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Treatment of Acidity
Treatment of Abdominal Pain
Treatment of Jaundice
Treatment of Ulcer
Treatment of Blood in Stools
Treatment Of Alcoholic Liver Disease
Treatment of Peptic Ulcers
Treatment of Gastric Trouble
Treatment of GERD
Treatment of Irritable Bowel Syndrome
Treatment of Hepatitis B Infection
Treatment of Digestive Disorders
Treatment of Burning Sensation in Stomach
Treatment of Stomach Cramps
Treatment of Liver Disease
Treatment of Chronic Pancreatitis
Treatment of Gastritis
Treatment of Ulcerative Colitis
Treatment of Amoebiasis
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Gastroparesis is a condition when your stomach feels full and heavy even after it has been more than a couple of hours after meal. Generally, it takes maximum 1 & ½ hours for the stomach to feel empty, but if the time taken for it is more, then this is a condition of gastroparesis. It means there is some change in your normal digestion process.
In this circumstance, the food in your stomach doesn’t digest easily and creates a lump. As a result, you have hard time digesting your food. It also means the nerves connected to the stomach are not functioning well. There are a number of reasons for which you can get gastroparesis.
- Diabetes is one of the most common causes of making you feel fuller.
- Disorders in the nervous system, mainly Parkinson’s disease or cerebral attack can create this problem.
- Some medicines, especially antidepressants or anti-inflammatory in nature and certain painkillers can cause this problem.
Gastroparesis shows a number of symptoms:
- Occasional vomiting as you feel unnecessarily fuller. When you vomit, it gives out chunks of undigested food
- A feeling of nausea
- You feel full after you have eaten very little
- Bloating and pain in your abdomen
- There is alteration in the blood sugar level
- You don’t feel like eating due to loss of appetite
- You lose considerable weight as you don’t eat much
- A possibility of suffering from malnutrition, again due to lack of appetite
How it can be treated?
When you identify the reason for gastroparesis, then treating it becomes easier. If diabetes or nerve disorder is creating the problem, leave it to your doctor to treat. For other causes like lack of appetite, there are some natural ways of treating it.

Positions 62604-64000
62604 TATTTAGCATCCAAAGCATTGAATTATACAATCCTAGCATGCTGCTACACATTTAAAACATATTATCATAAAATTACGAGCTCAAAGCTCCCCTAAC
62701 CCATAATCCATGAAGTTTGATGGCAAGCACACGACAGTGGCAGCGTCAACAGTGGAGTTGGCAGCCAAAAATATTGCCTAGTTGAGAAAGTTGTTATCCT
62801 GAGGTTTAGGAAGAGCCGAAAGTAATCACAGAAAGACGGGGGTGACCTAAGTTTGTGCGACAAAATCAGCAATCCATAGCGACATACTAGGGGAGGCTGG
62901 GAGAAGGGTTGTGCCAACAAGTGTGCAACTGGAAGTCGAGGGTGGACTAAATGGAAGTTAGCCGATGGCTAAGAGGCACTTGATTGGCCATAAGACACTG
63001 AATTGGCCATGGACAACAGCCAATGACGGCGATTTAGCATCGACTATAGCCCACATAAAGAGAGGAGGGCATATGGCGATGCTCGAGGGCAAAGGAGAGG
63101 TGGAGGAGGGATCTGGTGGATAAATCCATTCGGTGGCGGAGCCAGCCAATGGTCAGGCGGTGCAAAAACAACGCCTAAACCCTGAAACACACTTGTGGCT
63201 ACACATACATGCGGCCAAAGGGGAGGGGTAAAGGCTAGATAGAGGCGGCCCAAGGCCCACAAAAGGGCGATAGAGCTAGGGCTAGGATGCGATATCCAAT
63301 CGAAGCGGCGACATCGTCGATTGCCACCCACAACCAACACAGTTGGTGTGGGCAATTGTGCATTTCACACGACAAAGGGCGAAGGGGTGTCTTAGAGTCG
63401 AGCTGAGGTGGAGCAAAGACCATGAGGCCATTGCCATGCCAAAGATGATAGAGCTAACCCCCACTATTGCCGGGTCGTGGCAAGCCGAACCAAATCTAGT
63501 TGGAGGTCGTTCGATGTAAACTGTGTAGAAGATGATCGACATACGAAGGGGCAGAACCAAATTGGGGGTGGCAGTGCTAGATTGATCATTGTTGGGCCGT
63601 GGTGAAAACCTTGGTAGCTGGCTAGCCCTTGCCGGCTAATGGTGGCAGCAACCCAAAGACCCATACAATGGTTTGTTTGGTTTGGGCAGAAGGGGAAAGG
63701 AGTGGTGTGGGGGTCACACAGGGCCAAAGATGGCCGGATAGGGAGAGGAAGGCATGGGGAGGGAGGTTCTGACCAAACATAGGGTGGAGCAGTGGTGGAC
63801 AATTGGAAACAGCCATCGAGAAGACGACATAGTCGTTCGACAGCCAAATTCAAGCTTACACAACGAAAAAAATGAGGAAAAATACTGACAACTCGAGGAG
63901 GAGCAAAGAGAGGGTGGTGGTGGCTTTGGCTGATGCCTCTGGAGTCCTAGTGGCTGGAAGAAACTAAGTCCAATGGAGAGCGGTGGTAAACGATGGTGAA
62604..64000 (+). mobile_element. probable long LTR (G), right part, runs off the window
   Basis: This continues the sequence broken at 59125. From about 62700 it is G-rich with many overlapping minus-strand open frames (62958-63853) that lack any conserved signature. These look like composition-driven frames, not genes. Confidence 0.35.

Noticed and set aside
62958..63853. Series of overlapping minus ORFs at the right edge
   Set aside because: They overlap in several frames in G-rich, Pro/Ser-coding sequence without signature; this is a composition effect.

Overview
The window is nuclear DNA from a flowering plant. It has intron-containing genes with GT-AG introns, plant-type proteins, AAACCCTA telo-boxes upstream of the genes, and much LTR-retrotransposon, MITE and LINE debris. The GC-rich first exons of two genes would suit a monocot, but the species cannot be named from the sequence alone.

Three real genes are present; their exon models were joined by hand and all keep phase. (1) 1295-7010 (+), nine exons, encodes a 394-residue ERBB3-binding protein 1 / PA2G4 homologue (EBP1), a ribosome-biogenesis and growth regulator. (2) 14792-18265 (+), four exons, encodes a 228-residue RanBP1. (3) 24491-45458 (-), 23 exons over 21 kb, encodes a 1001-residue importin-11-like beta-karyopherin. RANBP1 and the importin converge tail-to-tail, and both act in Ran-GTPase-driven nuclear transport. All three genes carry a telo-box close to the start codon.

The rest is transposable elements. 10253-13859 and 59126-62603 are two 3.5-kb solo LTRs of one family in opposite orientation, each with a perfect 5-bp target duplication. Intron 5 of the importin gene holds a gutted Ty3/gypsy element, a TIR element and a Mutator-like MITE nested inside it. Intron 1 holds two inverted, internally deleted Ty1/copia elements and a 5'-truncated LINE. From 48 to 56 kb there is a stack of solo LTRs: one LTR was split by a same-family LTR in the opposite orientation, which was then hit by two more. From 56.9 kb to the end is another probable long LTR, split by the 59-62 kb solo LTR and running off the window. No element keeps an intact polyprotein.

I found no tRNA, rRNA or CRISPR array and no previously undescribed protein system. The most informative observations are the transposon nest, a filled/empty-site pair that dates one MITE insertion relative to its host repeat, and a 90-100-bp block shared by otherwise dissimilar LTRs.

- Have frequent smaller meals. This way you don’t push yourself to eat much and at the same time, the body doesn’t lack nutrition and energy
- Avoid fibrous fruits
- Avoid high carbohydrate and high fat foods, which takes time to digest
- Intake foods which you can swallow, like soups or stew. They are healthy and are also easy to digest
If the problem still persists, consult your doctor who may prescribe some medicines to stimulate the stomach muscles. They generally have no side-effects. There are some medicines which can control your vomiting and nausea. There are some surgical treatments for gastroparesis, where the doctors place a feeding tube in your small intestine. A gastric venting channel is another option, which helps you to get relief from excessive gas formation in your stomach, thus accelerating the process of digestion.
Gallstones can’t be wished away. There are no medications for it. The only solution is to remove the gallbladder. The gallbladder is a pear-shaped organ situated beneath the liver, which collects and concentrates the bile produced by the liver. The surgical removal of the gallbladder becomes necessary if one develops stones in the gallbladder which blocks the flow of bile. Gallbladder removal surgery also called Cholecystectomy is a fairly common surgery with very low risks and complications.
Gallstones are usually diagnosed with the help of an ultrasound, although in the more complex cases, CT scans and X-ray tests are also used. As gallstones can only be managed temporarily with dietary adjustments and can’t be made to go away, Cholescystectomy is a permanent solution.
- Temporary or transient nausea may occur for a day or two, as a side effect to the medications used such as anesthesia.
- The amount of time that a patient might need to spend in hospital care is dependent on how well they can intake and retain fluids in the body. Urine function is monitored and on that the basis of that, patients are discharged.
- Patients can resume normal physical activity, which includes driving and light lifting within almost a week’s time.
- If you notice an onset of fever, yellowing of eyes and skin, persistent nausea, then you must contact your surgeon in case it develops into a serious complication.
- Follow up with your surgeon within 2-3 weeks of the surgery.
The risks associated with Cholecystectomy are quite low. Minor complications such as blood clots and infections are usually mitigated by the precision and dexterity of the surgeon.
You need to plan ahead for your recovery.
- Plan to stay at the hospital: Although you could easily leave the same day as your Cholecystectomy, it is highly advisable to stay in hospital care for at least a day or two. Complications may occur, therefore, it is smarter to deal with them in the hospital where the doctor is always available. Also, if it was so required that the surgeon needed to make a deep incision, you will need to stay longer at the hospital.
- Do not drive yourself home: Ask a family member or a close friend to drive you home when you leave the hospital. Its not going to take you more than a week or two to start driving again. It is better to cautious about physical activity just after surgery.
In case you have a concern or query you can always consult an expert & get answers to your questions!